SAN DIEGO — Tony Lilly carefully fitted himself into the silver crutches, the metal kind with slots for your lower arms. He took a step, rested, then took another.
It was getting late in the postgame locker room, and the Denver Broncos safety was trying to leave. The badly bruised hip let him know that it wouldn't be easy. Even after he left, it wouldn't be easy.
"I'm sorry," he said, excusing himself from Super Bowl XXII Sunday after his Broncos had lost, 42-10, to the Washington Redskins. "But I'm kind of hurting."
With 4:34 left in the second quarter, on a long pass from Redskin quarterback Doug Williams to Ricky Sanders, Lilly had been given a good lick by wide receiver Art Monk.
Lilly was so stunned, he tried to turn out of the way and wound up stretching what felt like 17 muscles while falling on his hip.
"I kind of did the splits," he said.
Kind of like everybody else in his huddle. From painful, to awkward, to flat-out embarrassing, the Denver defense broke ground in Sunday's loss, plenty of ground, more than enough in which to bury themselves.
They allowed Doug Williams to become the best passer in Super Bowl history (340 yards), Timmy Smith the best runner (204 yards) and Redskin punter Steve Cox the most bored starter.
After the game's first 14 1/2 minutes, Cox just watched.
The Broncos were party to allowing 14 offensive records, which, if the National Football League ever kept track of Super Bowl black eyes, would surely be another record.
If the Redskins didn't knock them out, they certainly left them speechless.
"No talk," cornerback Steve Wilson said.
"Please, no more," said safety Dennis Smith, waving his hands after several interviews. "Please, please, I've got no more to say."
It left others sleepy.
"This was what happens in my worst dreams." defensive end Andre Townsend said. "If I wanted to picture in my mind the worst thing that could happen to us, I would picture this."
It left others, significant others, angry.
"When they score 35 points a quarter, you obviously have to look at the defensive scheme," Bronco owner Pat Bowlen said quietly. "And it isn't like one guy got beat. Everybody got beat. Losing is one thing. Getting embarrassed is another."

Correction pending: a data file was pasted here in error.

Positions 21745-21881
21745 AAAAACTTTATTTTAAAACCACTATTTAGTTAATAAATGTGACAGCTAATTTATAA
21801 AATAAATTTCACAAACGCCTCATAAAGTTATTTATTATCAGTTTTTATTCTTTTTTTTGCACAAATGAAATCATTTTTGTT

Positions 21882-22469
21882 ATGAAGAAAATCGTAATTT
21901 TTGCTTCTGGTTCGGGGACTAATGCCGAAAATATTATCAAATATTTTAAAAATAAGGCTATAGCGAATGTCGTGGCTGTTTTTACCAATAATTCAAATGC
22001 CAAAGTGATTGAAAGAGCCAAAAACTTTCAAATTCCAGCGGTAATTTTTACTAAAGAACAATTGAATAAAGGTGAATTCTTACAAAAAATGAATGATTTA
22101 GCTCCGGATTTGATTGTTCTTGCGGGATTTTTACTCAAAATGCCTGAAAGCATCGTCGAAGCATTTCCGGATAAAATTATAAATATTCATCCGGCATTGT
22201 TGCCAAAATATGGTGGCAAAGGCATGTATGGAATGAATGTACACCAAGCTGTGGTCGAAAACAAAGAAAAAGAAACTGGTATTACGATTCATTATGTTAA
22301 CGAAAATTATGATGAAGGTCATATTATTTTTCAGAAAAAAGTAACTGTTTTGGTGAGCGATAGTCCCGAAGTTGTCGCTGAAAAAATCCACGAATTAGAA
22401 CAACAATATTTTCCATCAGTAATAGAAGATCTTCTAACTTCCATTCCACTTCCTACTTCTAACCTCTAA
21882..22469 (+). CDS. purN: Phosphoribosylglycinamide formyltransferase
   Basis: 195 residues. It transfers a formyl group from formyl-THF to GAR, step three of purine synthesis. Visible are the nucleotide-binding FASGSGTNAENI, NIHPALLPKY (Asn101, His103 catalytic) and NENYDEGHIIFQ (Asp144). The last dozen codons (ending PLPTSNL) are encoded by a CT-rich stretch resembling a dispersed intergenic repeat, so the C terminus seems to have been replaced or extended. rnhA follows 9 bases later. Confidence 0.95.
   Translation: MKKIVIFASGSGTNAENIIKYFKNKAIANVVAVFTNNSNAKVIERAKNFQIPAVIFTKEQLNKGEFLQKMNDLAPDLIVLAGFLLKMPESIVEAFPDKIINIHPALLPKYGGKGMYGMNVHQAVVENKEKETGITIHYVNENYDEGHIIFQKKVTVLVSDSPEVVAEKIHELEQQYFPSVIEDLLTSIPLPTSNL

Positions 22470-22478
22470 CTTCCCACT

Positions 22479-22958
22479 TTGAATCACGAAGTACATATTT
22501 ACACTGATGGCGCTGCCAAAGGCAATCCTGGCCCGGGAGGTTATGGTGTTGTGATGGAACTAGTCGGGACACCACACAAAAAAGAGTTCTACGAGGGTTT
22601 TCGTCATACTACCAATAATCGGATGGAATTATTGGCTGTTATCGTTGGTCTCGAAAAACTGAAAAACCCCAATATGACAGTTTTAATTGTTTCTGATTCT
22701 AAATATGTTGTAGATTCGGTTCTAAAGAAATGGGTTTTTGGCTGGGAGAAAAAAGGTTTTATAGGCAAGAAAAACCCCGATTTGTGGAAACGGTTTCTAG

As best as those in the locker room could figure, this is what happened:
The game was lost not so much in the trenches or secondary or any other place anybody could see. It was lost at the chalkboard.
Everyone knew the Denver defense was smaller, giving up about 30 pounds per player in the line. Everyone knew the Denver defense was slower. Everyone knew it was more inexperienced.
So it had to be smarter. And it wasn't.
"Look at their blocking," linebacker Karl Mecklenburg said. "Either we would stop their runners at the line of scrimmage, or they would get at least 20 yards downfield. That means that they were doing different things with the schemes.
"They were blocking defensive backs with wide receivers. They were cutting off the back-side pursuit with linemen."
In laymen's terms? "They were constantly keeping us off-balance."
Said Townsend: "A hole was there, the hole would close, and they would find another hole."
Said nose tackle Greg Kragen: "We lined up this way and that way, and not once did we play it right."
How the second quarter looked, that much will be replayed on sports shows for days. Ricky Sanders outrunning the entire Mountain time zone. Timmy Smith running through holes the size of the wallets carried by the folks in 50-yard line seats.
But here's how the second quarter felt:
"I think more than anything, I'll remember their second touchdown," said linebacker Jim Ryan of the 27-yard pass from Doug Williams to Gary Clark in corner of the end zone. "We had a delayed blitz on, and I was the guy blitzing, and I was coming clean . . .
"Then, as soon as I get my hands on Williams, he get that pass off. I don't know how, but he gets it off."
Ryan shrugged. "Now that rattled me. Made me think, maybe this thing is not going to go my way."
Then this from Mecklenburg: "What it's like is, getting to Williams, and knocking him down, and then turning to look what happened. Way downfield, somebody is catching the ball and running for a touchdown. Running and running. I'm lying there, and it seems like forever their guy is running to the score."
Defensive coordinator Joe Collier didn't stick around to say how it felt. While many reporters were walking into the locker room, Collier was hurrying out. After 19 years with the Broncos, the veteran assistant came under great fire this season. Although no one would say it directly, expect that heat to increase.
"We were down, 14-10, and it was still OK, and then all of a sudden we were down, 35-10, and everybody was scratching their heads," Bowlen said. "For us to come back from that second quarter, it would have been the greatest comeback in the history of pro sports, period."
Remember, this is not the first time for these men. Most of this had happened to most all of them last year, in the Super Bowl, against the New York Giants--"It actually felt like the second half of last year," Ryan said.
But the Denver defense thought it had learned from last year.
"I don't know what it is about big games," Mecklenburg said. "I don't know why, or how, we can continue to perform like this in big games."
He looked around a locker room that had emptied within 30 minutes of the game.
"I wish I knew what to do to make it better," he said. "I'm the defensive leader of this team, I'm supposed to know. I wish I did."